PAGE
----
Psychology, Department of


First Advisor

Mario J. Scalora

Date of this Version



Siddoway, K.R., (2021). Targeted Violence On Campus: A Comparison Of Exposure And Response To Bias And Otherwise Motivated Potential Pre-Incident Behavior On A College Campus [Doctoral dissertation, University of Nebraska, Lincoln]. ProQuest Dissertations Publishing.


A DISSERTATION Presented to the Faculty of The Graduate College at the University of Nebraska In Partial Fulfillment of the Requirements For the Degree of Doctor of Philosophy, Major: Psychology, Under the Supervision of Professor Mario J. Scalora. Lincoln, Nebraska: July, 2021

Copyright © 2021 Kyle R. Siddoway


Acts of targeted violence are of great concern to college administrators. Additionally, targeted violence motivated by bias (e.g., racism, sexism, homophobia, xenophobia, etc.) is occurring at an increasing rate on campuses across the country. Previous research has identified potential pre-incident behaviors which may serve as indicators that an individual is escalating towards violent action. However, very limited research has been conducted which examines pre-incident behaviors which occur in bias motivated violence or aggression. With an undergraduate population (n = 1342), this study utilized a survey asking about exposure and response to both otherwise and biased motivated potential pre-incident behaviors on a college campus in order to make an initial attempt to compare events with differing motivations, and to provide initial estimates of the prevalence of these bias motivated pre-incident behaviors on a college campus. When compared to a no assault group, individuals who reported that the behaviors escalated to eventual physical or sexual assault witnessed more types of pre-incident behavior, higher numbers of pre-incident behavior, and increased repetitive unwanted contact, stalking behavior, threatening messages, and unwanted sexual advances. When compared to a group who reported non-bias motivation, those reporting behaviors motivated by some form of bias reported increased rates of disparaging, offensive or crude remarks, and threats. When reporters and non-reporters were compared, those who reported indicated witnessing a higher number of pre-incidents behavior. These findings suggest that while rarer than otherwise motivated events, bias motivated pre-incident behaviors occur on campus, can escalate to violent behavior, and are reported at a lower rate. Overall, it was found that increased pre-incident behavior is correlated to heightened risk of violence on campus in both bias and otherwise motivated events. The current study had multiple implications for managing bias motivated pre-incident behavior and improving reporting rates including improved community outreach, implementation of a threat assessment model, and further research to better understand bias motivated behavior on a college campus.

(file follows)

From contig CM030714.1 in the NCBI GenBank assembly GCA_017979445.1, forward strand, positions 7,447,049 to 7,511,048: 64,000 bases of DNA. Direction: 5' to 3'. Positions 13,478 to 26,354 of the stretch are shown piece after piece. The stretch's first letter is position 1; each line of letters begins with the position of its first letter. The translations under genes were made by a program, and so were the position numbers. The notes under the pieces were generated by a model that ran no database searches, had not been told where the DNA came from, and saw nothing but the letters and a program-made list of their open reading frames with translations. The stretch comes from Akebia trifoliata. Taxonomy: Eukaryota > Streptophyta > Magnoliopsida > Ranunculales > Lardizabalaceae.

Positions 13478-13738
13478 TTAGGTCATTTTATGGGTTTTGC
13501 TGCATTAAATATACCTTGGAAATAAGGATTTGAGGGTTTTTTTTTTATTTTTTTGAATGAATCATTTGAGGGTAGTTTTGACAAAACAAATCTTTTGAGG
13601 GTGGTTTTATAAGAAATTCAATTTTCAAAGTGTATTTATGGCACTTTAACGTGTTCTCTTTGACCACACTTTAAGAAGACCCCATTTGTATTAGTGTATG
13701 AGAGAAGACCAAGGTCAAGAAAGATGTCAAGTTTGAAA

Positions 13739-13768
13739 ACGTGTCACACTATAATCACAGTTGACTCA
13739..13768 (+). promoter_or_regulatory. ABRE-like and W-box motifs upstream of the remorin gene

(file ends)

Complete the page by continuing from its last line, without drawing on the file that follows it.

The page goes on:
Advisor: Mario J. Scalora

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